Disclaimer: While we work to ensure that product information is correct, on occasion manufacturers may alter their ingredient lists. Actual product packaging and materials may contain more and/or different information than that shown on our Web site. We recommend that you do not solely rely on the information presented and that you always read labels, warnings, and directions before using or consuming a product. For additional information about a product, please contact the manufacturer. Content on this site is for reference purposes and is not intended to substitute for advice given by a physician, pharmacist, or other licensed health-care professional. You should not use this information as self-diagnosis or for treating a health problem or disease. Contact your health-care provider immediately if you suspect that you have a medical problem. Information and statements regarding dietary supplements have not been evaluated by the Food and Drug Administration and are not intended to diagnose, treat, cure, or prevent any disease or health condition. Amazon.com assumes no liability for inaccuracies or misstatements about products.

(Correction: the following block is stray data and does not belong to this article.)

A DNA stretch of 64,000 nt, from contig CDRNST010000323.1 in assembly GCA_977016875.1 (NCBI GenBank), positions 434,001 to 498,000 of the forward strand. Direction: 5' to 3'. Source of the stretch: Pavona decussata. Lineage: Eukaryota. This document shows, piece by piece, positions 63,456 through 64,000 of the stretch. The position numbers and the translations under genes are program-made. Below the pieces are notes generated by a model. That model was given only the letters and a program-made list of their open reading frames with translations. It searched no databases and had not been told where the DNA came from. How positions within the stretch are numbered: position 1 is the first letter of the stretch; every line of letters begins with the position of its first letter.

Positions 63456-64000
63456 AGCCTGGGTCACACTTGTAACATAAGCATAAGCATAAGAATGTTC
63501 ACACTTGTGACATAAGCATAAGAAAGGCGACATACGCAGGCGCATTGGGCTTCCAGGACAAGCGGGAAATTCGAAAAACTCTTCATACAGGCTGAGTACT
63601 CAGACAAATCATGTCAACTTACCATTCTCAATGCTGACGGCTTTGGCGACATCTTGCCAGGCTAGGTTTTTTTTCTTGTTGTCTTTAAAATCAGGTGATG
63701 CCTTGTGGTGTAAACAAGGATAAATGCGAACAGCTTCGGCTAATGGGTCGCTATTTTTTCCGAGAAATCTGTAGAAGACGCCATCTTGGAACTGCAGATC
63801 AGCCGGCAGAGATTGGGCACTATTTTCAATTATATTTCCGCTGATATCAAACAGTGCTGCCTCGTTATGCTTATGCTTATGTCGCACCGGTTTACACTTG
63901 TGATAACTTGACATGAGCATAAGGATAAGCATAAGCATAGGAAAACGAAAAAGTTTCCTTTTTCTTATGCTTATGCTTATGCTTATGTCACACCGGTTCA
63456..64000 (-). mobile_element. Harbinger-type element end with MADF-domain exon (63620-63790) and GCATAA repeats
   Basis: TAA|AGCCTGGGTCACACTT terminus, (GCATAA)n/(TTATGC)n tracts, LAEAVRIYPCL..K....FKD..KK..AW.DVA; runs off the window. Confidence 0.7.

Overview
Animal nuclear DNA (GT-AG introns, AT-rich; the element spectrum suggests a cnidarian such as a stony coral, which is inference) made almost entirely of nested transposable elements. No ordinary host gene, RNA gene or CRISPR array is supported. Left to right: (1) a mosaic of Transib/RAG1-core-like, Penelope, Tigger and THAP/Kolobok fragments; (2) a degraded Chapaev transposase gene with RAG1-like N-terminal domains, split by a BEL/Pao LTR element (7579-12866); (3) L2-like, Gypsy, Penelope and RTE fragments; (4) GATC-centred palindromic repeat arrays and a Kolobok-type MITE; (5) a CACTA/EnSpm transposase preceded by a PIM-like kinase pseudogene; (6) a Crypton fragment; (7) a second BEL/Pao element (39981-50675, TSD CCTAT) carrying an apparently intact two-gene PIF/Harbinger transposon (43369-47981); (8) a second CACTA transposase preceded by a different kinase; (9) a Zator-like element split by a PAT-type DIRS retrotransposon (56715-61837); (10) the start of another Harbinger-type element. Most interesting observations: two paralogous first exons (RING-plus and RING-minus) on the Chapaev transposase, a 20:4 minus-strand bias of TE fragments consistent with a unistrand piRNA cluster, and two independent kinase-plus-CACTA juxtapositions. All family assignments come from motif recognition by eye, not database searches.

According to Health.com, excess abdominal fat, or what others call “unwanted belly fat,” is a predictor of heart diseases, insulin resistance, type 2 diabetes, and even several cancers. Each of those diseases and conditions affects your health in a negative way and can also become fatal if you don’t take care of that excess belly fat. But in order to take care of it, you must first figure out what type of belly you have. Once you identify that, you can take the next steps to getting rid of it. Below you will find the most common types of bellies and how you can get rid of them.
The stress hormone cortisol can really screw with your belly. The problem with cortisol is two-fold: First, the chemical makeup of cortisol causes the body to store visceral fat. Visceral fat is stored between your main organs and in the midsection and is the most dangerous type of fat. Experts state that visceral fat increases the risk of diabetes and heart disease.
×